Sunday Funday and the Sabbath
Sunday Funday and the Sabbath
Sunday, funday. For years now, the rise of brunch dollars, a day off, and the desire to find community in non-traditional ways has sparked this declaration of freedom. Social media posts rebrand Sunday as a time of fellowship and seven-dollar toast and mimosas, followed by outings and bike trails and maybe even sports.
This turn to a socially-endorsed day of “fun” isn’t surprising, really. As Christians we have been setting Sundays aside for millennia. The Church teaches that God rested and was refreshed on the “seventh day,” and says the day off is a “day of protest against the servitude of work and the worship of money.” (CCC 2172)
But since the Gospel of Mark says the sabbath was “made for man,” I wonder if we really understand what sabbath has to do with “acting like God.” If God’s actions are the model for human action, why does it seem that everyone I know is overwhelmed, pouring our life into busy-ness, or disrespecting our body-person by running it ragged? How does sabbath fit the commercial rat race, screaming screens, laundry that never stops, or the school-work-homework-basketball practice-bedtime- start over commitments of normal life?
If we learn anything from John Paul II’s anthropology in his Theology of the Body, it’s that the body “speaks.” While this fundamentally regards the samenesses and differences of male and female, it extends to our own self-understanding. The body has meaning, and also teaches us about our selves. So what does it mean when everyone is worn out? Conversations start to revolve around lists. If you’re not busy, you’re not doing it right.
I spent the past seven years as a graduate student, an all-encompassing crucible. In the middle of my studies and demanding teaching schedule, my husband got very, very ill. Long hours from our home, we learned quickly what it meant to have very busy friends, even too-busy family. I learned what it means to watch someone you love suffer every day, and also to feel incapable of giving myself well to everything that demanded my brain space, my time, my body. The last year of my studies I was teaching, completing a dissertation, and caring for my husband post-transplant.
This situation is, thankfully, unusual for many of us. But our schedules can feel overwhelming. We can tend to sacrifice our whole self to our to-do lists, without ever listening to the body speaking to us. We start to define ourselves by what we do, and not who we are.
John Paul II teaches us that we are in fact ensoulled bodies, created in the image of God, male and female, out of God’s gratuitous love. We are imago Dei – God’s image. And one of the very first things Genesis teaches us is that God rested.
We know God is not a body. But God’s resting from work is a model for our own rest, which we cannot do except as a body. Of course for Catholics sabbath traditionally means making a Sunday a space for prayer and family. Sometimes, we also pack other things in – holy things perhaps, but more things. When our holy space and time becomes busy, we are closing our spiritual ears to the language of our bodies.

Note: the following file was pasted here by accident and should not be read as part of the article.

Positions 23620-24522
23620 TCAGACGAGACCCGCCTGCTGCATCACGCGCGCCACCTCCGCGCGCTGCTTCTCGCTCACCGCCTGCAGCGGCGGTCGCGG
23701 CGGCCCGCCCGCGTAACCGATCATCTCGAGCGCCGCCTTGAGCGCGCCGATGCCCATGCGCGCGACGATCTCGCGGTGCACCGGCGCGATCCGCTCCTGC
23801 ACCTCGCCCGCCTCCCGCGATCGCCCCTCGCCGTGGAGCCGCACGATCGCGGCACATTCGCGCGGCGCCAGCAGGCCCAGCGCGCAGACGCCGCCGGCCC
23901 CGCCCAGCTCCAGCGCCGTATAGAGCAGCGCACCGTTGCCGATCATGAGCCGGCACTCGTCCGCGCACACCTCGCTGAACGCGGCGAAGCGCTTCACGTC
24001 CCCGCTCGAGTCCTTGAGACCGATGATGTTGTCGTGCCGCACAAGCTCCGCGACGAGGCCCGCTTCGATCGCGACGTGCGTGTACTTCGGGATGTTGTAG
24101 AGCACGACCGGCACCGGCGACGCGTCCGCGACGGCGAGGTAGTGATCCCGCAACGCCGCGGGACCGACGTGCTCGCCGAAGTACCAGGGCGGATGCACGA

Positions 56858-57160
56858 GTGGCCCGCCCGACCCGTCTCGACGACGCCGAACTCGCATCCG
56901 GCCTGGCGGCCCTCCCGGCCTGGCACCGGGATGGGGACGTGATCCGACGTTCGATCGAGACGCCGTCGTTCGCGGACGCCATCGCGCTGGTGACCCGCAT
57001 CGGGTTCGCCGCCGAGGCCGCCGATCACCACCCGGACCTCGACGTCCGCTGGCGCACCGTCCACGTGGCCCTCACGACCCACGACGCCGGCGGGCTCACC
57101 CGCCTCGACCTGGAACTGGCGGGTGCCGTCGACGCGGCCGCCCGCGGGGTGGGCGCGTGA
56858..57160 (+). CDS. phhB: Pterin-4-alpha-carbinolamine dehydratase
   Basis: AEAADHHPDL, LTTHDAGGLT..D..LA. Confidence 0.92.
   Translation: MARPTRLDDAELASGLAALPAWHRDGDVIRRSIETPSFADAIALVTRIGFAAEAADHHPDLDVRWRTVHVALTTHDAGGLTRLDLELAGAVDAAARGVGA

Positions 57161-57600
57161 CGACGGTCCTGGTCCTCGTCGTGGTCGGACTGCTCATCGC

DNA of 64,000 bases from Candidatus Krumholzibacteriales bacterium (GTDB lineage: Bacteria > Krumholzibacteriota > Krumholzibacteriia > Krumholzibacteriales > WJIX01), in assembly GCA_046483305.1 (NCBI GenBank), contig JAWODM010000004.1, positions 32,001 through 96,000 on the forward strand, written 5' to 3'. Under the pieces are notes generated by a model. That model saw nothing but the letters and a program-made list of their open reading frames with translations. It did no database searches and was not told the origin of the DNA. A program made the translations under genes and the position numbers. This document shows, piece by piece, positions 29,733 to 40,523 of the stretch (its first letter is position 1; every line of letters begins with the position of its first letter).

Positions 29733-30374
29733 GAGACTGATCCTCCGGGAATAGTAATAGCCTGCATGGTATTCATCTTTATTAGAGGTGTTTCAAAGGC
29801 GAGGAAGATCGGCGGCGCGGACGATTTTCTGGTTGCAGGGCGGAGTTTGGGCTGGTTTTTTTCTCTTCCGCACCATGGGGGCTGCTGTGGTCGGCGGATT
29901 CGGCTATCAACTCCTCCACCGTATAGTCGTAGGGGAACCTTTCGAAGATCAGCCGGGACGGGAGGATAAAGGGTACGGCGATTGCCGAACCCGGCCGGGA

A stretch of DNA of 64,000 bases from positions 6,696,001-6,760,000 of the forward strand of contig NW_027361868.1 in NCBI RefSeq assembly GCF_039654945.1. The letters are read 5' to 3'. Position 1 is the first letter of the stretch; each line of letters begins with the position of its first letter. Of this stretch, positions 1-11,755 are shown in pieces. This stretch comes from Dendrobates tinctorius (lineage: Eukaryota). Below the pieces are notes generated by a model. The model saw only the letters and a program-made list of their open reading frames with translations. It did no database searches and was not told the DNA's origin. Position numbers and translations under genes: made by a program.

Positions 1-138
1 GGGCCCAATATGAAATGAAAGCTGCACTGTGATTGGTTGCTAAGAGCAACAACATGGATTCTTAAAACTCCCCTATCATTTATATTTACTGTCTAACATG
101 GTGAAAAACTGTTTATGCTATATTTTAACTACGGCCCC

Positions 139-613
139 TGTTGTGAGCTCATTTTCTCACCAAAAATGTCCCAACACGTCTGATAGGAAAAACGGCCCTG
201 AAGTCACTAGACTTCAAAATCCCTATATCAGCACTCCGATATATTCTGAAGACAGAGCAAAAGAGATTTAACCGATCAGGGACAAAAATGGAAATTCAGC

Sabbath means intentionally planning rest for the good of the body. This will look different for us all. It starts with reassessing our Sundays, though. Are Sunday afternoons work and shopping? Have we packed in busy activity, or did we make time for rejuvenation? Yet sabbath is not confined to a day. It is a practice. It takes seriously God’s own model of action, and invites us to rest and rejuvenate our bodies on a regular basis.
This means making practical choices, such as ending the work day on time on Fridays, committing to a date with your spouse weekly, taking a study break and walking the neighborhood with a camera, or painting, or praying. It is a beautiful way not only to model the creator, but also to connect with the things your body is saying: I need sleep, I need fresh air, I want to dance!
Sabbath in this way is not another task, though it requires intention and may need to go on your master schedule. It is not another thing to feel guilty about, and it doesn’t happen easily in every stage of life. But it is important because it is a meeting of the bodily and the theological. It is my commitment to rest, to recharge, reenergize. It is as important as doing laundry, and morning exercise, and eating broccoli. It is as important as prayer, because it is what God does, and honors our body and the One who created me.
Christine Falk Dalessio, Ph.D., is a New Jersey native who lives in Ohio with her husband Mike and cats Benny and Frankie, named after the popes. She is a Catholic theologian who has been teaching theology in Dayton at the university level for seven years. Christine has attended TOB Institute courses since 2007 and has served on the prayer team for many courses since 2010.